Doing some backpedaling. Peloton will stop in-house manufacturing of its signature stationary bikes and treadmills, abandoning a strategy that contributed to the at-home fitness company’s 92% stock price freefall over the past year, Bloomberg reported Tuesday. New Peloton CEO Barry McCarthy, who took over the company in February, said he plans to outsource product assembly to a longtime Taiwanese manufacturer. Peloton has spent hundreds of millions of dollars on domestic manufacturing operations, but those costs became burdensome when sales dived as customers returned to gyms and offices.

An EU coup. Semiconductor companies STMicroelectronics and GlobalFoundries jointly plan to spend about $5.7 billion to build a chip manufacturing plant in France, The Financial Times reported Monday. The announcement marks the latest semiconductor investment in the European Union, where lawmakers have committed roughly $50 billion in government subsidies to boost chip manufacturing. Switzerland-based STMicroelectronics and U.S.-based GlobalFoundries expect to fabricate chips used in cars, electronics, appliances, and factories.

FOOD FOR THOUGHT

Taking its shot. Amazon already has a huge footprint in e-commerce, logistics, cloud computing, consumer media, and much more. Why not add vaccine development to the list? Insider reported Monday that the Seattle-based conglomerate is partnering with a health care neighbor, the Fred Hutchinson Cancer Center, on a clinical trial involving personalized breast and skin cancer vaccines. Amazon officials confirmed the company is “contributing scientific and machine learning expertise” to the project, which is proceeding to a Phase 1 trial with the U.S. Food and Drug Administration’s approval.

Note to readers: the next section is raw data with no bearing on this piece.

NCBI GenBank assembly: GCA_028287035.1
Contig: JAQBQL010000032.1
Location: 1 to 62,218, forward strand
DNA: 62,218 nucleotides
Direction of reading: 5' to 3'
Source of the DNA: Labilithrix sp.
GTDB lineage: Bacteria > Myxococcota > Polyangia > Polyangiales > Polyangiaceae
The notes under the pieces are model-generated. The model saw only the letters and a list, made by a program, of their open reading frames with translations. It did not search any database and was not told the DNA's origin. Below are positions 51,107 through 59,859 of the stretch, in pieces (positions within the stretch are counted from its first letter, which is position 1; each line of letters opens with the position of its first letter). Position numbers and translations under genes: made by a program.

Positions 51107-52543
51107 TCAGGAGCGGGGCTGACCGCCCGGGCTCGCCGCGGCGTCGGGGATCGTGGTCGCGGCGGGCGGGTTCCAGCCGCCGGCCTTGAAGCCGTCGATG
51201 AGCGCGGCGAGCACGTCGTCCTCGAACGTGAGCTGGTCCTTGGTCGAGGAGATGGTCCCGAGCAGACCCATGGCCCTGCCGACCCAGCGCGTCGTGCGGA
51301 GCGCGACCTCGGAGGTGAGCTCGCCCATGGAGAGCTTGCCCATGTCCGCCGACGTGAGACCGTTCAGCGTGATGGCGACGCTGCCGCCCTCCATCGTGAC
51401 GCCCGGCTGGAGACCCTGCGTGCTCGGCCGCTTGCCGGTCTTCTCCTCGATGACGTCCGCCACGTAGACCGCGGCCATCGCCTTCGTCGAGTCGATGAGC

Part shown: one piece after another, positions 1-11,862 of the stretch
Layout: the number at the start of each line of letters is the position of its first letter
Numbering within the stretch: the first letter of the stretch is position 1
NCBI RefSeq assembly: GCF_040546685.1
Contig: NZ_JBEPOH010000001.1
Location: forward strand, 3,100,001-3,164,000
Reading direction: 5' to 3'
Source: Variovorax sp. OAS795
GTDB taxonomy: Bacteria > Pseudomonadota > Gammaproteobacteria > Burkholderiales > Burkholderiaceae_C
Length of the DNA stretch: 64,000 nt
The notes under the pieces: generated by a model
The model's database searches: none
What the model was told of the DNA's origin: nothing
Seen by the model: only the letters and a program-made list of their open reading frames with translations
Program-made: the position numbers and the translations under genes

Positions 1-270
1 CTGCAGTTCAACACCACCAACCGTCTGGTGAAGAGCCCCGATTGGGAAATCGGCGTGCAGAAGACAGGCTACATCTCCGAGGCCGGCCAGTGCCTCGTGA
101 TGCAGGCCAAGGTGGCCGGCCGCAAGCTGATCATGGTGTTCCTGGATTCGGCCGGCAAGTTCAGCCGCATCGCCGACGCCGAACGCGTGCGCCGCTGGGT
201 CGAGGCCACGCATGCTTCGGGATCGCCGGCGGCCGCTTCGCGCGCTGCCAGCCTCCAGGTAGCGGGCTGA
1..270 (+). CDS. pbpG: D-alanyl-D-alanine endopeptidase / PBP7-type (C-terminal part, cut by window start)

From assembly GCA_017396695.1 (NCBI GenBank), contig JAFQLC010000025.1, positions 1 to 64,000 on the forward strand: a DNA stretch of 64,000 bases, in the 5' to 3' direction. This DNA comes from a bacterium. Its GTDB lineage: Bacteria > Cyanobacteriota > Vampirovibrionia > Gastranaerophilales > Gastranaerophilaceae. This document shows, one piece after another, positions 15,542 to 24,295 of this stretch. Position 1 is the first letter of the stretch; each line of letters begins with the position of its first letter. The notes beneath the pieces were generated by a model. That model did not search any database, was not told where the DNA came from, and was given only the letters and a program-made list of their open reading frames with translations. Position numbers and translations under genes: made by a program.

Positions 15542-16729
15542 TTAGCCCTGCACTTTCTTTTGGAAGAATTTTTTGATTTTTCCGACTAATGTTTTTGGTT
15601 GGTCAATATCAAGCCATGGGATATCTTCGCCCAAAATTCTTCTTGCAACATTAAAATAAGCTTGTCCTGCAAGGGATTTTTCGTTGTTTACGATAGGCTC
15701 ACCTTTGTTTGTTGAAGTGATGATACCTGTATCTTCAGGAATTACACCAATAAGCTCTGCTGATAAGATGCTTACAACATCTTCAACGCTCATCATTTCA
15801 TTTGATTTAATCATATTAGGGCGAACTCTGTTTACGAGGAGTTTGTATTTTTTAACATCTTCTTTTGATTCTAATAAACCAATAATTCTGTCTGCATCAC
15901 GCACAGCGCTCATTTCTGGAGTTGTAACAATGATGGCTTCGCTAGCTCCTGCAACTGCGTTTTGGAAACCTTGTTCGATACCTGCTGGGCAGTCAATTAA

From the article:

The cancer vaccine project is the latest indication of Amazon's growing interest in the healthcare sector. The giant online retailer has launched an online pharmacy service, a new primary care business, and an in-house diagnostics lab, as well as a health-tracking device called Halo in recent years. This is the first known case of Amazon testing its own drug of any kind.

During last year's internal all-hands meeting, Amazon's CEO Andy Jassy called the company a "significant disruptor" in the medical-care field, calling out its Amazon Care primary care business as one of the company's top priorities, as Insider previously reported.

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BEFORE YOU GO